Wednesday, March 12, 2014

That Note Again

In 1999 I published What Might It Mean? An Uncommon Glossary of Musical Terms and Concepts for the Stuck, Bored, and Curious.  Now, 15 years later I find myself using it over and over again to solve problems of the sort that make me feel stuck, bored (I admit it!), and most definitely curious.  So I turn to the entry on Ratio Rhythm.

This is a concept I made up to describe what happens in Classical sonata allegro movements, in which the principal themes are defined by ratio rhythms of 4:1, usually with one theme being 4 eighths to the half note, the other 4 sixteenths to the quarter.

But in Op. 24 of Beethoven ("Spring" Sonata) we have a special case:  On the face of it there are clearly 4 eighths in the piano Right Hand to establish the proper ratio with the violin's half note.  But there are also the sixteenth notes that relate to NO quarter notes in the bar.  The value still unaccounted for is that pesky whole note in the piano Left Hand.  Aha!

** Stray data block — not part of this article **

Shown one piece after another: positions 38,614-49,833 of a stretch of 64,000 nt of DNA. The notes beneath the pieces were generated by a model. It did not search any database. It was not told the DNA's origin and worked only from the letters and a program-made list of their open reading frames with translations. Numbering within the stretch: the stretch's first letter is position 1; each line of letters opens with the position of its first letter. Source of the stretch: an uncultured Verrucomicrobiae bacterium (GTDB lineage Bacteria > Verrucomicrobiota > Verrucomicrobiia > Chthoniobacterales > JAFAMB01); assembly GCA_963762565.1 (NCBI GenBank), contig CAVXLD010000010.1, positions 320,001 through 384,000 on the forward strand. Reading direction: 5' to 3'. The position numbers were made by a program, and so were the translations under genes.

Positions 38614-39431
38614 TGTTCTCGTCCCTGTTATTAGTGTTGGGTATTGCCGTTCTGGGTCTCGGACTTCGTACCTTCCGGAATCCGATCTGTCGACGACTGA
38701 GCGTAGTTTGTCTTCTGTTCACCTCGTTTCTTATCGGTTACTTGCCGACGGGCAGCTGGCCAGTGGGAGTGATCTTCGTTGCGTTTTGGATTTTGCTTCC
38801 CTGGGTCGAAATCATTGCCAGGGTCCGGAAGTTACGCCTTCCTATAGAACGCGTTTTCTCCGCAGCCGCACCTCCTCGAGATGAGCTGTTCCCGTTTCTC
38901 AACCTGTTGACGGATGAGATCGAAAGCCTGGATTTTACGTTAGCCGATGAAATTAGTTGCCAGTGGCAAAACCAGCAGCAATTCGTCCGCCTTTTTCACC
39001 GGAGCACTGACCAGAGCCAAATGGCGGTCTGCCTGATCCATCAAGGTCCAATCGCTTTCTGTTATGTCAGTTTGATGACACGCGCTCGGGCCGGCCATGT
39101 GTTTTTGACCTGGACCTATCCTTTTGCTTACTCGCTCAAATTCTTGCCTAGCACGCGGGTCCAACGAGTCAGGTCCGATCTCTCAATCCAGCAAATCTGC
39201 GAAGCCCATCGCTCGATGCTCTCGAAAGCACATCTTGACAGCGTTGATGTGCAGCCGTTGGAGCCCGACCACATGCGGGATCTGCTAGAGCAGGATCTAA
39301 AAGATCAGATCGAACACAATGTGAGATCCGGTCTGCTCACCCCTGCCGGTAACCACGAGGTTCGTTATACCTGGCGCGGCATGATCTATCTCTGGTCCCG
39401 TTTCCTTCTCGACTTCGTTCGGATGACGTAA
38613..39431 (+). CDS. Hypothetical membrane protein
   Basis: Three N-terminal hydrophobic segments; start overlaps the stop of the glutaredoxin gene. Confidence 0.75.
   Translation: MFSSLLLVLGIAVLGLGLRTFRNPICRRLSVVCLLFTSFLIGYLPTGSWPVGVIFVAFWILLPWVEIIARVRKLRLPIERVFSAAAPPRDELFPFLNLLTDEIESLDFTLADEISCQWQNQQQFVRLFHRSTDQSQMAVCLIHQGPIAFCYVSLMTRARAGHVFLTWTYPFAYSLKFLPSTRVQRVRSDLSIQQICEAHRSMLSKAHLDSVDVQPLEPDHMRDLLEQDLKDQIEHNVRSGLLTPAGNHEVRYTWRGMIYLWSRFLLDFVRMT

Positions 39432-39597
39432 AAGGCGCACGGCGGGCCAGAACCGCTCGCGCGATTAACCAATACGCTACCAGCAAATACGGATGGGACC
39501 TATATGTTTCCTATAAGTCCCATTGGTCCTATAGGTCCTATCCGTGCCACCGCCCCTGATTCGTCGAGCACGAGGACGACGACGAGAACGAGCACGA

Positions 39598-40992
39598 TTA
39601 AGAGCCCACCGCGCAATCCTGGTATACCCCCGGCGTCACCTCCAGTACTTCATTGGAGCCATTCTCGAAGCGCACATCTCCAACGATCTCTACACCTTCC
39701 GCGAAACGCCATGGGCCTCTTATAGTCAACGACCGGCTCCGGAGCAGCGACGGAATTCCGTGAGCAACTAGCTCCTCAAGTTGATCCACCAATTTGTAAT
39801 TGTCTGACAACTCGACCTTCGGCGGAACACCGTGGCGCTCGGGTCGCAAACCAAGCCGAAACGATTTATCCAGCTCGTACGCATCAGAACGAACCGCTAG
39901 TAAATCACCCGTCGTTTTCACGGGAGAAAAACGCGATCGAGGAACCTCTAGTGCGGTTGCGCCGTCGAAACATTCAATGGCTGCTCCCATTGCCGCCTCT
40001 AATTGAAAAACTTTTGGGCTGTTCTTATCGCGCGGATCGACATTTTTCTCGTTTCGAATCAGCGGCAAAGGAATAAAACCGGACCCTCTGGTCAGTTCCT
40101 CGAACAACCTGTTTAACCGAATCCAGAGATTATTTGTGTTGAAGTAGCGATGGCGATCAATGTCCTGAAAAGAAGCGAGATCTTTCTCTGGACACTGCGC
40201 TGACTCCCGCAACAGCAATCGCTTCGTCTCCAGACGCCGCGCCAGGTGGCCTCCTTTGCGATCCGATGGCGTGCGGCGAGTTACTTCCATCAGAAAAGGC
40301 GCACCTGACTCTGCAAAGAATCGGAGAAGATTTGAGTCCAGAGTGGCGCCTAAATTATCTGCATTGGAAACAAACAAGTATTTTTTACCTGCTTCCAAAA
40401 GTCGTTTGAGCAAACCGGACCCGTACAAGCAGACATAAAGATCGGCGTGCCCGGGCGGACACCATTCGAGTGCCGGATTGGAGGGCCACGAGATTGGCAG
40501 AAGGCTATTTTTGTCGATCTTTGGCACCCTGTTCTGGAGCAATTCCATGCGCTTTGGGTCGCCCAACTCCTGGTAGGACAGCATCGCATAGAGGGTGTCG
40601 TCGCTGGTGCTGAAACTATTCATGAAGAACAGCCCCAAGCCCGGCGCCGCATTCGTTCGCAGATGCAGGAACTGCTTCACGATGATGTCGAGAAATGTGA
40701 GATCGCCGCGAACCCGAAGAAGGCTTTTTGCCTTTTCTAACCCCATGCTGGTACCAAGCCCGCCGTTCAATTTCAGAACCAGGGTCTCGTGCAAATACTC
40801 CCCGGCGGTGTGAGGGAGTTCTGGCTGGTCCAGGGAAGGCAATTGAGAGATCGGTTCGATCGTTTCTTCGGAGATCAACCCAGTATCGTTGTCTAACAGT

There are two ratios moving simultaneously: 4:1 and 16:1 which is totally different from a bar with a staightforward 4/4 meter.  It must infer a subcurrent of sixteenths within the half note, otherwise why would the whole measure be under one bow stroke?

Could it be that this subcurrent is what turns into the trills that come before the Recapitulation?  But no one plays them that way.  They are always played like technical exercises, unk-a-chunk-a with accented quarter-note beats.